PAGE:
In Boy Scouts, at campouts around the evening bonfire, we learned the intimate details of how to use the little known device known as a "left-handed smoke shifter". Of course, the southpaws among us operated it most efficiently.

Bee said...

Lefties Cry Discrimination Over iPhone’s Faulty Antenna :-)

Phil Warnell said...

Hi Bee,

So southpaws and iphones are not compatible as they don’t conform with the left handed rule . This then is more serious then simply annoying ten percent of the populous as they are risking pissing off nature:-)



volume said...

I am a father of a left-handed son. I enjoy playing piano. I wrote a midi-conversion program to solve this problem. ( using Delphi and MidiCom3 by invert the data1 to be 124-data1 ). It's much cheaper to make your own Midi-converted electric piano, I think.
The big question is that will my son follow his old-man's command.

Welcome any suggestion about that.
( I am happy to share the program to anyone interested ).

Mark Hobley said...

I wanted to be a keyboard player from an early age. I gave up the piano because it was right handed by design. It is a pity that Casio do not build a reverse for left handed use facility on their keyboards. I am sure this would only be a minor modifcation to their chip design, and would make their keyboards more appealing to left handed people. (I think losing a couple of notes from the top end, but gain a couple of lower notes in reverse mode is a fair sacrifice to make the keyboard playable left handed). I planned to butcher an electronic keyboard but never found one with a wiring loom that I could manipulate. I've never really had much money, so a two manual electronic organ was never within my reach, and even if one was, I didn't know whether the lower left keyboard could be shifted up for melody playing, whilst the upper right keyboard does the bass notes. Many years have now passed for me, but it is great news that left handed pianos are now being made. The Bluthner piano company have a site here in the United Kindom, so it may be possible to order one (if I can get the cash together). I'd still like to see Casio modify their product ranges for left handed use though.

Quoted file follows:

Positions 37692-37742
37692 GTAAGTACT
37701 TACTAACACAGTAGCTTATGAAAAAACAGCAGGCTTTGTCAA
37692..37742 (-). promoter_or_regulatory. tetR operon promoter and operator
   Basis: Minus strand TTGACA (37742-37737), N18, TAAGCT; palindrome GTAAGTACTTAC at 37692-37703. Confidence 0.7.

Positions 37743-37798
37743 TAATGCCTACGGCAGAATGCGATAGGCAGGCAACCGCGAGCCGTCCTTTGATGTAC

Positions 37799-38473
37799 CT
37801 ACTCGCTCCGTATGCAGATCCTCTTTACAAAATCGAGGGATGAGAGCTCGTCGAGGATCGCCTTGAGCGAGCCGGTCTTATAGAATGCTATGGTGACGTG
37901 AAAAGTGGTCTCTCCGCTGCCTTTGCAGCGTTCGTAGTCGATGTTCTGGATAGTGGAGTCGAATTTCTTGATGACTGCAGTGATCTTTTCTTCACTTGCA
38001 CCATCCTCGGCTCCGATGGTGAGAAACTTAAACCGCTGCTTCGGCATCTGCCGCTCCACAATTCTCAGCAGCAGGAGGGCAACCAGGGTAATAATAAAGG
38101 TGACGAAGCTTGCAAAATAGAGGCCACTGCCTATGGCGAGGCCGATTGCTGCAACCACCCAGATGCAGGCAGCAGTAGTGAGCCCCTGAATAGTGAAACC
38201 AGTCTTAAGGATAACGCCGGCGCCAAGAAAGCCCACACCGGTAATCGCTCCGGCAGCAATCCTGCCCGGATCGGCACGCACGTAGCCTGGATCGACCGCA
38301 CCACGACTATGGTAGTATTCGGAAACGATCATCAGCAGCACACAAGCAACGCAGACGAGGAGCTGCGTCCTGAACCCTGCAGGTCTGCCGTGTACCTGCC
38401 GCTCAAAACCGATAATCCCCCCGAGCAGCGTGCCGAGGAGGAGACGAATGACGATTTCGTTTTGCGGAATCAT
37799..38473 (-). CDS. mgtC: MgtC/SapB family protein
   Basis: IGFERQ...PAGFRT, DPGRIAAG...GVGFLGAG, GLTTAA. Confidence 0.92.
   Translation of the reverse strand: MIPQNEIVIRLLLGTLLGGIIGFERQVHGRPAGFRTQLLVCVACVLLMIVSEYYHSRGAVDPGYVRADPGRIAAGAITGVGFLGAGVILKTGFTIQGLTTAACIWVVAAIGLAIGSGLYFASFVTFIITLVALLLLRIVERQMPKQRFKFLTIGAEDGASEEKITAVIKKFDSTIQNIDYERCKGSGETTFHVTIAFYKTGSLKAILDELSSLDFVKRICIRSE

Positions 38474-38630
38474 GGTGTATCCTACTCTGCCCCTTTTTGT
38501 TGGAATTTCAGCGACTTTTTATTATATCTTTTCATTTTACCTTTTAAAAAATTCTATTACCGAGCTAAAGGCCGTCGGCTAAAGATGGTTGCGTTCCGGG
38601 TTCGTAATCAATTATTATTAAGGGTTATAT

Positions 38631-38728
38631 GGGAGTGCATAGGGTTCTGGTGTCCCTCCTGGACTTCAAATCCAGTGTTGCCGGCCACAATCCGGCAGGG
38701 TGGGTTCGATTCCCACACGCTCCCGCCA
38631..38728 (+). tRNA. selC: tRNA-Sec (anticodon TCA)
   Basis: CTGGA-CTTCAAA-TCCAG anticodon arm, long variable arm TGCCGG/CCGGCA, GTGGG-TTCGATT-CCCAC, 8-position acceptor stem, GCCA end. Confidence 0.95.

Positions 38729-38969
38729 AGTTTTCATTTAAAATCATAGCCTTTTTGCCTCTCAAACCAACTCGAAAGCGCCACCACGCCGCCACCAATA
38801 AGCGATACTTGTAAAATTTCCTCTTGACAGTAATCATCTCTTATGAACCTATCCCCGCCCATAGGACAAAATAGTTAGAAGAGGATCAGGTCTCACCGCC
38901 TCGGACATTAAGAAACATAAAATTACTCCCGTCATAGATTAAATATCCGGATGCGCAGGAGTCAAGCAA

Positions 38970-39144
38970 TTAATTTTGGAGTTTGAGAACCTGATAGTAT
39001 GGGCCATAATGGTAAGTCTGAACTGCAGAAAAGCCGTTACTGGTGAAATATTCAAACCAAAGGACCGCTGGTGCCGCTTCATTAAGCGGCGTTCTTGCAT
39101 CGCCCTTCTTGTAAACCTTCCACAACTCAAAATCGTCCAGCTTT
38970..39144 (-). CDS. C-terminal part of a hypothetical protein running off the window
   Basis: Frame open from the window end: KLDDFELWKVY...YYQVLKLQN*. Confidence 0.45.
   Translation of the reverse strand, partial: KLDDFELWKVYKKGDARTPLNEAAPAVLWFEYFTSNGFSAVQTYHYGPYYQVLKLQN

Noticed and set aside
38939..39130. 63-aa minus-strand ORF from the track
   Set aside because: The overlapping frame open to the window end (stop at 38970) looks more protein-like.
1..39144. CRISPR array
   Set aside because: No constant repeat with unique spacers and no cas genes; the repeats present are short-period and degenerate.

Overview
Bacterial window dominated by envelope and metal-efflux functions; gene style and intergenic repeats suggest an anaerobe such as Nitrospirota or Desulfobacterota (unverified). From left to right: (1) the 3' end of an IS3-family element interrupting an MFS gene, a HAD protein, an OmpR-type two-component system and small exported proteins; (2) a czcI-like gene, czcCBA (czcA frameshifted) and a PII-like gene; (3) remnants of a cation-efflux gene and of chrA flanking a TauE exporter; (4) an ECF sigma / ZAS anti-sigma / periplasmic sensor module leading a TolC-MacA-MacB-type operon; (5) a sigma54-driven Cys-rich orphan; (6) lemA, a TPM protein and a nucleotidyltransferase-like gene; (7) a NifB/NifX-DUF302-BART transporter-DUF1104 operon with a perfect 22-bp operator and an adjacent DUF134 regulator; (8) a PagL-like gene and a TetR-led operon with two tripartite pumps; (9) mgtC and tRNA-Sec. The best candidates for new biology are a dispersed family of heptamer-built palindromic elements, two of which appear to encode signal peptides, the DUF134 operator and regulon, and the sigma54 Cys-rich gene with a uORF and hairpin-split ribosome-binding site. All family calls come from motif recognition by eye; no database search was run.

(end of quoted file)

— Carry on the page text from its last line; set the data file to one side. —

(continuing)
Phillip Helbig said...

When I lived in Ahrensburg, I used to live a couple of houses down from Axel Zwingenberger, probably the greatest living boogie-woogie piano player. He is left-handed. As a boogie-woogie player, a normal piano is ideal for him. (Perhaps the fact that he is left-handed contributed to him specializing in boogie woogie and not some other style.)

I once saw a flute player with a left-handed flute at a concert in Hamburg, playing with an Irish-folk band from Manchester. Of course, many people play the flute and are left-handed, but they usually play a "normal" flute.
I assume he was left-handed but you never know.

Anthony Whittaker said...

Errmm..... I think you'll find the left handed piano was invented by Christopher Seed first!